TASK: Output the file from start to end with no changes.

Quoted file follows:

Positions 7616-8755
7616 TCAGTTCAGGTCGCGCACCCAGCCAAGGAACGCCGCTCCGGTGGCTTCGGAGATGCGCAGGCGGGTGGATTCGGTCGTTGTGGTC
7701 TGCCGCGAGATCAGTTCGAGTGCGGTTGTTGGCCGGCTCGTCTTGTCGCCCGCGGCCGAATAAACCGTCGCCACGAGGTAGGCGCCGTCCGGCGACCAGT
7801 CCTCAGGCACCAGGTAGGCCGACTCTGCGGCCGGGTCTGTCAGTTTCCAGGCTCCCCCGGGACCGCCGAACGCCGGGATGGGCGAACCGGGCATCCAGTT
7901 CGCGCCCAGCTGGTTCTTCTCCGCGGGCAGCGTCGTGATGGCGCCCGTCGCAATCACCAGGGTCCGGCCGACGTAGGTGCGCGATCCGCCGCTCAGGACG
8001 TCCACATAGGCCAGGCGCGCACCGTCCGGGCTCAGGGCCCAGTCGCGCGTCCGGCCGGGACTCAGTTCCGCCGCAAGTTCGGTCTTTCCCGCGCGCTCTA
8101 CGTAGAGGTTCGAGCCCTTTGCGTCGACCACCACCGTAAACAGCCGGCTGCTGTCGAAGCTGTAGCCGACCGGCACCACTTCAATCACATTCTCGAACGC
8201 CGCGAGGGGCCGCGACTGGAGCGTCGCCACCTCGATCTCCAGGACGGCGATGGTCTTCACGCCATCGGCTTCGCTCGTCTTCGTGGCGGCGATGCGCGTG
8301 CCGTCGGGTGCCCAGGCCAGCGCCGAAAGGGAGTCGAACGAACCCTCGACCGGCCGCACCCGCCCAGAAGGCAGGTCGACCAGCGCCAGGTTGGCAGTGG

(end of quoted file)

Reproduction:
Positions 7616-8755
7616 TCAGTTCAGGTCGCGCACCCAGCCAAGGAACGCCGCTCCGGTGGCTTCGGAGATGCGCAGGCGGGTGGATTCGGTCGTTGTGGTC
7701 TGCCGCGAGATCAGTTCGAGTGCGGTTGTTGGCCGGCTCGTCTTGTCGCCCGCGGCCGAATAAACCGTCGCCACGAGGTAGGCGCCGTCCGGCGACCAGT
7801 CCTCAGGCACCAGGTAGGCCGACTCTGCGGCCGGGTCTGTCAGTTTCCAGGCTCCCCCGGGACCGCCGAACGCCGGGATGGGCGAACCGGGCATCCAGTT
7901 CGCGCCCAGCTGGTTCTTCTCCGCGGGCAGCGTCGTGATGGCGCCCGTCGCAATCACCAGGGTCCGGCCGACGTAGGTGCGCGATCCGCCGCTCAGGACG
8001 TCCACATAGGCCAGGCGCGCACCGTCCGGGCTCAGGGCCCAGTCGCGCGTCCGGCCGGGACTCAGTTCCGCCGCAAGTTCGGTCTTTCCCGCGCGCTCTA
8101 CGTAGAGGTTCGAGCCCTTTGCGTCGACCACCACCGTAAACAGCCGGCTGCTGTCGAAGCTGTAGCCGACCGGCACCACTTCAATCACATTCTCGAACGC
8201 CGCGAGGGGCCGCGACTGGAGCGTCGCCACCTCGATCTCCAGGACGGCGATGGTCTTCACGCCATCGGCTTCGCTCGTCTTCGTGGCGGCGATGCGCGTG
8301 CCGTCGGGTGCCCAGGCCAGCGCCGAAAGGGAGTCGAACGAACCCTCGACCGGCCGCACCCGCCCAGAAGGCAGGTCGACCAGCGCCAGGTTGGCAGTGG